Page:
There will be no free rides on state public transportation services for legislators and staff or employees of the Judiciary.
And definitely no study on the feasibility of such a benefit after the Senate Thursday voted to strike language snuggled into a bill that would have done just that.
A bill sponsored by freshman Sen. Malcolm Augustine, D-Prince George’s, proposes codifying an 18-year-old executive order that provides state executive branch employees free rides on public buses, subway and light-rail services. The legislation also seeks to expand that practice to about 5,700 other employees who are covered by collective bargaining units, many of whom are full-time employees of various state colleges and universities.
A state review of the practice a decade ago found that eligible employees who took advantage of the free ride benefit comprised about 1 percent of bus, subway and light rail trips. If those same employees had purchased monthly passes, the MTA would have seen a revenue increase of $1.45 million or about 2 percent annually.
Language in the bill called for a study by the Departments of Budget and Management and Transportation on the feasibility of providing that benefit to legislators, legislative staff and Judiciary branch employees.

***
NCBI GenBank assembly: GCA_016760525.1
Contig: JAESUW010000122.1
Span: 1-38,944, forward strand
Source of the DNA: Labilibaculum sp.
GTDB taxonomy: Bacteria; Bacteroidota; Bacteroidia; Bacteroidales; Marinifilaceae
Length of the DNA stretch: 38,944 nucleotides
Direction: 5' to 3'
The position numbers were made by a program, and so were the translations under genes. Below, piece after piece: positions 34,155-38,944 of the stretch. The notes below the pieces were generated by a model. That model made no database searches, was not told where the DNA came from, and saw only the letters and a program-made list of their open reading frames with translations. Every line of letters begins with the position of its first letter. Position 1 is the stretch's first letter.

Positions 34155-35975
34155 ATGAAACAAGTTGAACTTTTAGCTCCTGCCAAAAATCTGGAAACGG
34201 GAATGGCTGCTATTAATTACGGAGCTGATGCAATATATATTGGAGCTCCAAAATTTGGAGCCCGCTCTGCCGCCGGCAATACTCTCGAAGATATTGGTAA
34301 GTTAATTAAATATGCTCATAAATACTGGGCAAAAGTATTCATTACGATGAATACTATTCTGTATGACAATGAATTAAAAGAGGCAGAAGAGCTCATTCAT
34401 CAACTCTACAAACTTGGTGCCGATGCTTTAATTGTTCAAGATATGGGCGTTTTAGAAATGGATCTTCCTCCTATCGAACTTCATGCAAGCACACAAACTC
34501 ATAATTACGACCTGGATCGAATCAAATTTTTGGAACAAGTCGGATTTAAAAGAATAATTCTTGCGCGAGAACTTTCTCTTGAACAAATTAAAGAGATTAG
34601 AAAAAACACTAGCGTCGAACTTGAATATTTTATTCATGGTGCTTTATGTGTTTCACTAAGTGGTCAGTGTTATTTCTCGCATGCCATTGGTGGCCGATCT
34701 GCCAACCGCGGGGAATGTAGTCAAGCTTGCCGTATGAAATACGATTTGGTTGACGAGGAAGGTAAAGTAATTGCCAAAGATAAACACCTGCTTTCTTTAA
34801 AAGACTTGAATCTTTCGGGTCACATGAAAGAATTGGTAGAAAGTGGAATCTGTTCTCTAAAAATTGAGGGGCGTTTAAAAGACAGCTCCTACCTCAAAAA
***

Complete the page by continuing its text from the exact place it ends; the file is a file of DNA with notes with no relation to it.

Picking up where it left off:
The mention of the study drew a rebuke Wednesday from Senate President Thomas V. Mike Miller Jr.
“Free rides for legislators?” Miller said.
“I don’t like the word legislator in that,” Miller said. “I just want to say I don’t like the word legislator in there. We don’t need free rides and we certainly don’t need to vote for a possibility of getting free rides on metro.”
The preliminary vote on the bill was held off until Thursday morning. Miller’s message was received.
“That language was struck as was the will of the (Senate),” Augustine said on Thursday as he introduced the amendment.